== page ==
Huawei’s latest smartphone has one thing the Mate 30 Pro doesn’t…and it’s cheaper too

Launching next month, the nova 5T is the first Huawei phone you can pick up in the UK with a hole punch display à la Samsung’s Galaxy S10 series. The device boasts a 6.26-inch LCD display with a 1080p resolution.

Huawei’s nova 5T is visually striking, whether you pick up the midsummer purple, crush blue, or black finish, you’ll be treated to a rear panel that glows in a variety of tones depending on the angle light catches it.

Like all smartphones from Huawei, the nova 5T is equipped with an array of cameras. Four to be precise.

In addition to a pixel-packed primary camera, the nova 5T also boasts an ultra wide-angle lens, a macro sensor, and another module dedicated to applying bokeh effects on its rear.

The ultra wide-angle is certainly one of the most important additions. It allows Huawei fans to cram more into a single shot, meaning you won’t have to awkwardly retreat to snap a picture of a towering skyscraper, for instance.

Now, to the elephant in the room. Although the nova 5t doesn’t have a curvaceous display, 5G support, or super slow-motion video recording, it does indeed come with support for Google apps and services… which is more than can be said of the Mate 30 Pro.

That’s because although the device is debuting in the UK for the first time, it was already available in a number of Asian regions. Only new Huawei phones debuting globally are impacted by the US’ ongoing trade ban.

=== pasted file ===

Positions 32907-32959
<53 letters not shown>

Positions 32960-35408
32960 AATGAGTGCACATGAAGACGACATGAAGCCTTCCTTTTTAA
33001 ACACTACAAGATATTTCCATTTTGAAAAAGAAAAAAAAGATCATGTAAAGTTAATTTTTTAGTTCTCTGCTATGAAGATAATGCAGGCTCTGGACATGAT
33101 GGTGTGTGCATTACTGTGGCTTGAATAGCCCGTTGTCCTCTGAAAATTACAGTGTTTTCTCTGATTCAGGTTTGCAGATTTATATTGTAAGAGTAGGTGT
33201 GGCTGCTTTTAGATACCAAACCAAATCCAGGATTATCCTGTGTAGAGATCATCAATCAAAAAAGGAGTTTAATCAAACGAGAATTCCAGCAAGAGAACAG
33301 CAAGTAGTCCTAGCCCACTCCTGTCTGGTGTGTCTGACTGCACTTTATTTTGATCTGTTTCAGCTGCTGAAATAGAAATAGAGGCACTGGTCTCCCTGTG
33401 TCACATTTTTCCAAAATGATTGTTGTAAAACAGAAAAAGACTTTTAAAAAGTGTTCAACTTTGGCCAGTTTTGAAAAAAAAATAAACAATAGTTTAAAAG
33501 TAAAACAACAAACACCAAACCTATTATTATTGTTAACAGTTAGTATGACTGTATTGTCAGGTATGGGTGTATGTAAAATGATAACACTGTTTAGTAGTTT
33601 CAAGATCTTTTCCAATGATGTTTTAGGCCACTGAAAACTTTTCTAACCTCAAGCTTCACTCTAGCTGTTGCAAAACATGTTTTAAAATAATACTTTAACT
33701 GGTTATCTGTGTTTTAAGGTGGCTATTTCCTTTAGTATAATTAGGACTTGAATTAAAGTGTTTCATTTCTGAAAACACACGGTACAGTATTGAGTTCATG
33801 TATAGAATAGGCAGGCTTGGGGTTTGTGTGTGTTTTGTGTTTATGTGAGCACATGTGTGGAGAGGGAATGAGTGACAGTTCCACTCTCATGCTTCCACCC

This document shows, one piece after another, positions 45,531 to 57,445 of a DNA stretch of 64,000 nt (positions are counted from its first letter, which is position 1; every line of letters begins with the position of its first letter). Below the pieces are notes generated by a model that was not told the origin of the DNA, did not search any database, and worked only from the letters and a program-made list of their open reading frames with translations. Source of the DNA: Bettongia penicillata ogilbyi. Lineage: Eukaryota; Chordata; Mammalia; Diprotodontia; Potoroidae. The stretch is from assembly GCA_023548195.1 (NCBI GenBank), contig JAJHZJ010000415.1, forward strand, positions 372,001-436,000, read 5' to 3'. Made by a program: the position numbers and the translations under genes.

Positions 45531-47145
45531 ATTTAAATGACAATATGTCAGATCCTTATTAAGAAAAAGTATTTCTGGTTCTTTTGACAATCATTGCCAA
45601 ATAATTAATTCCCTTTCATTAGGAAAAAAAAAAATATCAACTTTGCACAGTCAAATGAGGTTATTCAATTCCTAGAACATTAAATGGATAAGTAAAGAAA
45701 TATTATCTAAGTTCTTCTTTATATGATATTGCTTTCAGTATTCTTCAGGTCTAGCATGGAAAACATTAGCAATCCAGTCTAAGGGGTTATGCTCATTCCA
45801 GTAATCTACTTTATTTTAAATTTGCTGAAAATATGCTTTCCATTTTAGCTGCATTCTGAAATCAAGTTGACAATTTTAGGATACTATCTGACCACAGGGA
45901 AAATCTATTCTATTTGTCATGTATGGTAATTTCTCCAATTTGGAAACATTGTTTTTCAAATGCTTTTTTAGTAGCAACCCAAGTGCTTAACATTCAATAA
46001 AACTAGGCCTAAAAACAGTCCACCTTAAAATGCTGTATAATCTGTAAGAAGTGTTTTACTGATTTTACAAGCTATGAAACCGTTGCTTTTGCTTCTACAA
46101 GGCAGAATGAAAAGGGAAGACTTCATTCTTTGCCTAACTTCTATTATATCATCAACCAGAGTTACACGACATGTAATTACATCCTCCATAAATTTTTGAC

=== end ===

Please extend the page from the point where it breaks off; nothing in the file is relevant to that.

So when you unwrap the nova 5T it will come with all the Android apps and services you expect, like the Play Store, Google Maps, Chrome and more pre-installed.

This certainly makes the set-up process much more streamlined than the Mate 30 Pro is expected to be.

When it comes to performance, Huawei hasn’t held much back. The nova 5T is fitted with the firm’s own Kirin 980 chipset the should keep it ticking along nicely. Accompanying its snappy processor is 6GB of RAM and 128GB of storage.

Battery life shouldn’t be a problem for the nova 5T either, the phone is fitted with a generous 3,750 cell that should still have juice after a full day of usage.

When you do run out of juice, the nova 5T supports 22.5W fast wired charging that Huawei claims can refill the phone from zero to 50 percent in half an hour. The phone can’t be charged wirelessly though.

Topping everything off is the phone’s price. Coming in at £399, the phone is about £600 cheaper than Huawei’s Google-less Mate 30 Pro is expected to be when it finally releases.

On paper, the Huawei nova 5T seems like a great mid-ranger.

Really the only complaint we have is that it comes pre-installed with Android 9.1 and not Google’s Android 10. It’s currently unclear when the device’s operating system will be upgraded, but our bet is that it won’t come until 2020 at the very earliest.

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